Desiging a new Sub Driver - what parameters?

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Hi All,

I thought I might throw this question to the Forum on the off chance someone else has already done this.

We are designing a new range of Subwoofer kits and have secured a local (Australia) manufacturer to build the drivers for us. He uses mostly "off the shelf" components in the driver so our choice of design parameters will be limited to some extent.

Our kit design requirements are:

1) Vented Box of approx 55 Litres
2) Available power of 150W RMS into 4 ohms
3) Target in room F3 response of 105db SPL @25Hz
4) Option for using the driver in a smaller 35 Litre sealed enclosure

So, what are the ideal parameters to design into this woofer? given that we won't have infinite adjustability on these parameters what are the key ones to get right? The woofer we will be using has a 4 Ohm voice coil and is likely to have a high (91dB) efficiency.

It has a polyglass cone, large voice coil and power handling to spare. I have initially spec'ed a unit with an Fs of 22 Hz, a VAS of 150L and a Qts of 0.38. Anything else I should be thinking about?


diyAudio Moderator Emeritus
Joined 2001
This is not a parameter, but I strongly suggest that you insist on a symmetrical magnetic field. This is achieved by either :
A) a shorting ring in the magnetic system
B) A somewhat elogated pole piece, which puts just as much magnetic material in front of the voice coil as behind it.

Either method is used satisfactorialy by several manufacturers.

Without a symmetrical magnetic field, when the cone approaches resonance frequency, it goes all the way to the end of it's travel and moves back and forth from there-clipping off one half of it's wave form. I have seen this happen, and there are several audio writers that have described this phenomenon-"suck-in" or "suck-out"-as well, notably DB Keele in his reviews for Audio magazine.

It is supposed to occur in both sealed and ported boxes, but I personally have only seen it happen in ported-which is the kind of box you plan to build.
MFB enabled.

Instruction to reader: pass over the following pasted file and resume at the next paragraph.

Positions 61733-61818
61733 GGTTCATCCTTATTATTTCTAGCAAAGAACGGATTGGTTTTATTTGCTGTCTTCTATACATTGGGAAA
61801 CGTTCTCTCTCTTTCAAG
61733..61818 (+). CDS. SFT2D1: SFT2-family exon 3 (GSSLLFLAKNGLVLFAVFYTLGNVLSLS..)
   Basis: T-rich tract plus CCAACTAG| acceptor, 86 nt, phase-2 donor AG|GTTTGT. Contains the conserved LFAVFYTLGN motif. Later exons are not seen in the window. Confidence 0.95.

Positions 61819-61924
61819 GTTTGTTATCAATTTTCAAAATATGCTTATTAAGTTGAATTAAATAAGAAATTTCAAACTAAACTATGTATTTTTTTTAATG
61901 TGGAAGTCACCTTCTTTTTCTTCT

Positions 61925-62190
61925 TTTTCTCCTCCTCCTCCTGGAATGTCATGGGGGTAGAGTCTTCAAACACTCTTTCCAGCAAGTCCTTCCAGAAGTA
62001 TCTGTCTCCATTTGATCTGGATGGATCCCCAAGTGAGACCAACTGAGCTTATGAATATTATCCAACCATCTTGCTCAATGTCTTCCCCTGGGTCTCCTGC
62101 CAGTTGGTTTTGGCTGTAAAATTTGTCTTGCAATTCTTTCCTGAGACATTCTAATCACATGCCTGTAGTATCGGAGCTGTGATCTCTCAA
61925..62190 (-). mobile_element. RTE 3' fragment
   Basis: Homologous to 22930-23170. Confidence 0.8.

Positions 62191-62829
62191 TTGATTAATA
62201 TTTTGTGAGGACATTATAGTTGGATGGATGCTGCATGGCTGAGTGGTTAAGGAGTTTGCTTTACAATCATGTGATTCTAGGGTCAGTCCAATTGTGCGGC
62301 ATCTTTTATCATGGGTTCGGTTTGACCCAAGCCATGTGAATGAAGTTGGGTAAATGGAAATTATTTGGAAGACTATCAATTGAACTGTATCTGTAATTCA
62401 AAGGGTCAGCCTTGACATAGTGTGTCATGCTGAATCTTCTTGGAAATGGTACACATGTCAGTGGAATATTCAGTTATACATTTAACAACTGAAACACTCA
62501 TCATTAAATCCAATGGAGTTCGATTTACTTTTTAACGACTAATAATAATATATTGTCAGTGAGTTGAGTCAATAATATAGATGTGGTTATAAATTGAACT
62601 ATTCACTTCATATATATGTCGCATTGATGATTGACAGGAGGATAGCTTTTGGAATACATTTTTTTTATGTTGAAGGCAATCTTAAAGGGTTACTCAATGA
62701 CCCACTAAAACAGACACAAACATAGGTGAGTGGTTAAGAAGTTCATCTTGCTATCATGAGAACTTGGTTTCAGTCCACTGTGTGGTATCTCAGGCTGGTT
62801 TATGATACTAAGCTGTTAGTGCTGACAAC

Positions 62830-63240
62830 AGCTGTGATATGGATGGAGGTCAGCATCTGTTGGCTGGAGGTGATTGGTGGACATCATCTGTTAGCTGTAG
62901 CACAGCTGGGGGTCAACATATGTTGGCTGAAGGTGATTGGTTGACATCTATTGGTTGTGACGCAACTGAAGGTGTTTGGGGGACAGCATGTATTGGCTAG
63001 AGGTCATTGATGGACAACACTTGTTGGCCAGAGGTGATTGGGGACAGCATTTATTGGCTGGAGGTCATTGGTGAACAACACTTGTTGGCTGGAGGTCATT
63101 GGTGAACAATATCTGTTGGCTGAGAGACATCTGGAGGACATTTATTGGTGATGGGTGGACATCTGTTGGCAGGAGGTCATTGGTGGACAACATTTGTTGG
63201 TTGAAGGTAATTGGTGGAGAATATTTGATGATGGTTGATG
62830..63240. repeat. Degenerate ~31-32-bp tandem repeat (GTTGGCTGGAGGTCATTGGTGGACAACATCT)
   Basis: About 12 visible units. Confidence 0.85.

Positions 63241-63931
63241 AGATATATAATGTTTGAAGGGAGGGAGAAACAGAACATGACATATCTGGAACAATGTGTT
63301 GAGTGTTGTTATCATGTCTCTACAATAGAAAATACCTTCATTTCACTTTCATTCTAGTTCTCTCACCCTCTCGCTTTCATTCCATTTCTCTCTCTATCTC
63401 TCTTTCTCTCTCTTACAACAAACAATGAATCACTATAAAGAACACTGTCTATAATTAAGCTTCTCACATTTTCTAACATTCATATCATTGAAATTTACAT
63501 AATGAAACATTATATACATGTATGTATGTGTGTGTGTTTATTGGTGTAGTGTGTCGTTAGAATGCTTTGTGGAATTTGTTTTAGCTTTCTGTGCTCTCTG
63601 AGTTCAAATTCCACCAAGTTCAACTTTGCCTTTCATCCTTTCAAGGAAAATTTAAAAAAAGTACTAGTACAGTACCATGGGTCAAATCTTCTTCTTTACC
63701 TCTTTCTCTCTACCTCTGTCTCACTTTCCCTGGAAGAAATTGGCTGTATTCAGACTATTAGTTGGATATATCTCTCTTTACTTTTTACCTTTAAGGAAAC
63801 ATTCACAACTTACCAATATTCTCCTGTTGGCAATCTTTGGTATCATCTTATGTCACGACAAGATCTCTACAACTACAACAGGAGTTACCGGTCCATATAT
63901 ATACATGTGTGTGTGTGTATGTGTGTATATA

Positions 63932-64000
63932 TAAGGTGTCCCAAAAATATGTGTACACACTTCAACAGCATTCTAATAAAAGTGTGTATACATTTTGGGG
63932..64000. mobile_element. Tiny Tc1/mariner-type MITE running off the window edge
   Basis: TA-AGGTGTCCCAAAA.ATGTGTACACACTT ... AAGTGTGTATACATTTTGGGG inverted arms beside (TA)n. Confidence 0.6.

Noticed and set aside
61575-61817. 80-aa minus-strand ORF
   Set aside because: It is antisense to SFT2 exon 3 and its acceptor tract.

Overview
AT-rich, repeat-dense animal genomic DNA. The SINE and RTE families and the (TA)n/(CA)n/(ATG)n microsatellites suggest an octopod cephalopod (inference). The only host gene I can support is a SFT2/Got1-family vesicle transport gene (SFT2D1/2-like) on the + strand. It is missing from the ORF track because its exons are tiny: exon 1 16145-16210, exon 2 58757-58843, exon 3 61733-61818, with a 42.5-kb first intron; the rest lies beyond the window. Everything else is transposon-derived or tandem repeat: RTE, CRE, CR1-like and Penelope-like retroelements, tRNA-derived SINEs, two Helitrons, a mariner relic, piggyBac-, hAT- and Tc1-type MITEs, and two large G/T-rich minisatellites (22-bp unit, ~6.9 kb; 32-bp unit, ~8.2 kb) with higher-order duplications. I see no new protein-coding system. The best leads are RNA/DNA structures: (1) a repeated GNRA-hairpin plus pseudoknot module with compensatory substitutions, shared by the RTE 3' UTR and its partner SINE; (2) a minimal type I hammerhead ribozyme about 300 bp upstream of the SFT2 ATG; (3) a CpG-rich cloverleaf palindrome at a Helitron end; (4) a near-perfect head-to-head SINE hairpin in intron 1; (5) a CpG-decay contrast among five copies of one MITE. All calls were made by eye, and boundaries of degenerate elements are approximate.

How about a coil exclusively for motional feedback? It need only be wound with fine wire and not take up much space. Actually actually actually (!) if you are using an aluminium voice coil former, it is already a "coil" of almost 1 turn. Just attach a pair of flexible leads to it and you are done! What's more, seeing it's length far exceeds the airgap depth, a constant amount of "coil" is bathed in flux at any one time! This would be ideal!! I want one. :att'n:

long throw!! -> highest xmax!

pinkmouse is on the money there! the biggest barrier to decent sub performance is the prohibitively large amount of air the driver has to move when wavelengths get really long.

obviously the cone area is important in this but having a huge wide cone is really a waste of space if it can't move in and out a decent amount to compress those big fat wavefronts!

I'm not sure how far you can go with this before it gets too expensive unless you are building for the very high-end. remember that occasionally you get fudged xmax values in datasheets where they quote the distance of a compression plus a rarefaction (cone's movement in both directions) but it's more correct to just quote one direction. with one of these fudged values, rather than 6 or 7mm as pinkmouse suggested, the manufacturer would claim 12 or 14mm respectively. it'd be fantastic if it was that far on one direction but it's not likely unless you're looking at a $500+ driver.
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